Warning: Word Count. Process post.

This is one of my lovely process posts that I like so much and which must bore the hell out of everyone else.

I got to 66K words yesterday, with the ending still quite a ways away. I'd originally thought the first draft would be about 60K words, or if I was lucky, 65 or 70K. Now it's pretty clear I'm easily going to pass 75K.  Just goes to show that I shouldn't worry about length.

It will happen. Second drafts are usually between 10 and 15% longer, as I add needed development, description, continuity transitions, and telling details. When the whole apoc-eclipse is over, I'm driving over to the Fossil Beds to get some first-hand description in place, do a bit more research to see what I can fit into the story for verisimilitude.

I managed to get a chapter written yesterday, despite a family get-together later in the evening. I wrote a chapter out of sequence, because I wasn't quite ready to write the very important next chapter.

I suspect that I'm going to lose Sunday and Monday completely, as family is coming to our house in Redmond to see the eclipse. Meanwhile, I'm going to try to write Friday and Saturday as usual.

I was getting a little worried at the mild tone in the last few chapters. Many of the radical characters have been removed from the scene, and the newer even more radical characters aren't point of view characters.

Talking it over with Linda I said, "Wouldn't it be great if I could have XXX come in and be all crazy and stuff." And then immediately figured out how I could do that. That's the chapter I wrote on my walk and it was very satisfying.

Meanwhile, I changed the emotional tone of one of the "mild" chapters, so it seemed to carry a bit more punch.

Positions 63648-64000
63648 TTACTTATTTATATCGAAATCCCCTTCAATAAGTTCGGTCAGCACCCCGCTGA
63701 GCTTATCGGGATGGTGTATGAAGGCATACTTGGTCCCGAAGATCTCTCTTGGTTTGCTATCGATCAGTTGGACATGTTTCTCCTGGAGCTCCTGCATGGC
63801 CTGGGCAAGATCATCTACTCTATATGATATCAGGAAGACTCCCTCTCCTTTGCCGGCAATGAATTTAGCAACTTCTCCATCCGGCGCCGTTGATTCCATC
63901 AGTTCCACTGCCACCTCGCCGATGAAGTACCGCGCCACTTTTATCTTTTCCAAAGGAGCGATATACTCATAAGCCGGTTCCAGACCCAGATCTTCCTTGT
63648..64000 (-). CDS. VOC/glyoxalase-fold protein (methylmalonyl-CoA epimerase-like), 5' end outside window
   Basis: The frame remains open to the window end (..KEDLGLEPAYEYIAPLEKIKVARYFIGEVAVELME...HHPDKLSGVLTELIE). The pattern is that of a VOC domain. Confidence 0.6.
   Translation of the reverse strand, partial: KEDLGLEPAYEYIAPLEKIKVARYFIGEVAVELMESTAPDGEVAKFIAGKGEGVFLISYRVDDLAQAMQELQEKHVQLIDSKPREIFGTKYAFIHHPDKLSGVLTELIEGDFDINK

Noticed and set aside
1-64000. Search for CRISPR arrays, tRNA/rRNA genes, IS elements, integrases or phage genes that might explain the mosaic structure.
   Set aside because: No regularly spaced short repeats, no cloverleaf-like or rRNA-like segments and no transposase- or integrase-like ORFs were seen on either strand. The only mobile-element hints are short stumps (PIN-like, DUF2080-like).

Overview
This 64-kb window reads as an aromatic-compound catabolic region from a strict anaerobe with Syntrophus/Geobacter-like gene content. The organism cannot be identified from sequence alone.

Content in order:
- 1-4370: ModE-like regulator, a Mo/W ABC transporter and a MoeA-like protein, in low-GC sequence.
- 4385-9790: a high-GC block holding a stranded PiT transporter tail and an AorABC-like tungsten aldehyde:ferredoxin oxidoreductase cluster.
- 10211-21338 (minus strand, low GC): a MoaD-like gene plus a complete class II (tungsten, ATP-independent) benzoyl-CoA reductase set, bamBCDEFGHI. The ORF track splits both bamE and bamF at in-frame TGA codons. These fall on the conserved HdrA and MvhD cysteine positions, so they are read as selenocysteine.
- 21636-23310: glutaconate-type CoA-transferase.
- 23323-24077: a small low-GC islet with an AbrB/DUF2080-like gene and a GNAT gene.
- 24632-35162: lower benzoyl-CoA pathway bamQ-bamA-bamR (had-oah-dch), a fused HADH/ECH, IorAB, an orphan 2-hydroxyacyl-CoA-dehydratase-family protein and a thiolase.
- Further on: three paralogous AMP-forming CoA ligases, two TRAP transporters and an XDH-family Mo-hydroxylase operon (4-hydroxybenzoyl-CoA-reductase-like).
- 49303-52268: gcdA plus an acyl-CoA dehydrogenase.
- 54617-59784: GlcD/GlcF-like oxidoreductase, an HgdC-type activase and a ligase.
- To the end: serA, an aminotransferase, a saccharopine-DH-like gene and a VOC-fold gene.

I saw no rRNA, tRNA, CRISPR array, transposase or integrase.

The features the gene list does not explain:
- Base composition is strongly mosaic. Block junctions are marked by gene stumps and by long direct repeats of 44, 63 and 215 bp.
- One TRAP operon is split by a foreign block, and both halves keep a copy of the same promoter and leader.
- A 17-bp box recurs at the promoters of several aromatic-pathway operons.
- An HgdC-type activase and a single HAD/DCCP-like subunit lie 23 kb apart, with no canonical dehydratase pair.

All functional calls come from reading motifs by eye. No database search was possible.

Here's the problem. I've got a cast of characters, each of whom I've given multiple chapters. As I come up on the resolution of their individual story arcs, the temptation is to give each of them their due, but I can't afford to give them each a full chapters. So either I leave their endings implied or unresolved or I give them a partial chapter.

Which means head hopping in each chapter, probably among two or three characters. (Most often, a character gets an entire scene to him or herself.)

Since most of what's left are action scenes, head hopping is a bit more acceptable, I think. If I've done my job, I've established their characters, so now I can just show them in action. Action sequences are more staccato anyway, to be effective, even down to shorter sentences and paragraphs. So head hopping will probably work if I don' overdo it.

I'm still really happy with this book. I think it hangs together believably. The motivations all make sense. The plot is exciting.

At least, I think it's exciting. Had a reader tell me it needed more "edge" which made me feel insecure about the first half of the book. There is no real "action" per se for much of the book, though I hope there is enough tension and suspense. I see no way to write a "realistic" novel, which was my main goal, if I'm having gunfights from the beginning (or anything else radical.) To make this book work, there has to be a build. I do have several murders along the way, about halfway through. But...

Well, if it turns out it doesn't work because I don't have that kind of action, so be it.

My third attempt at a thriller will be a flat out effort to do a Lee Child, John Sandford kind of story. I think. Unless it bores me too much.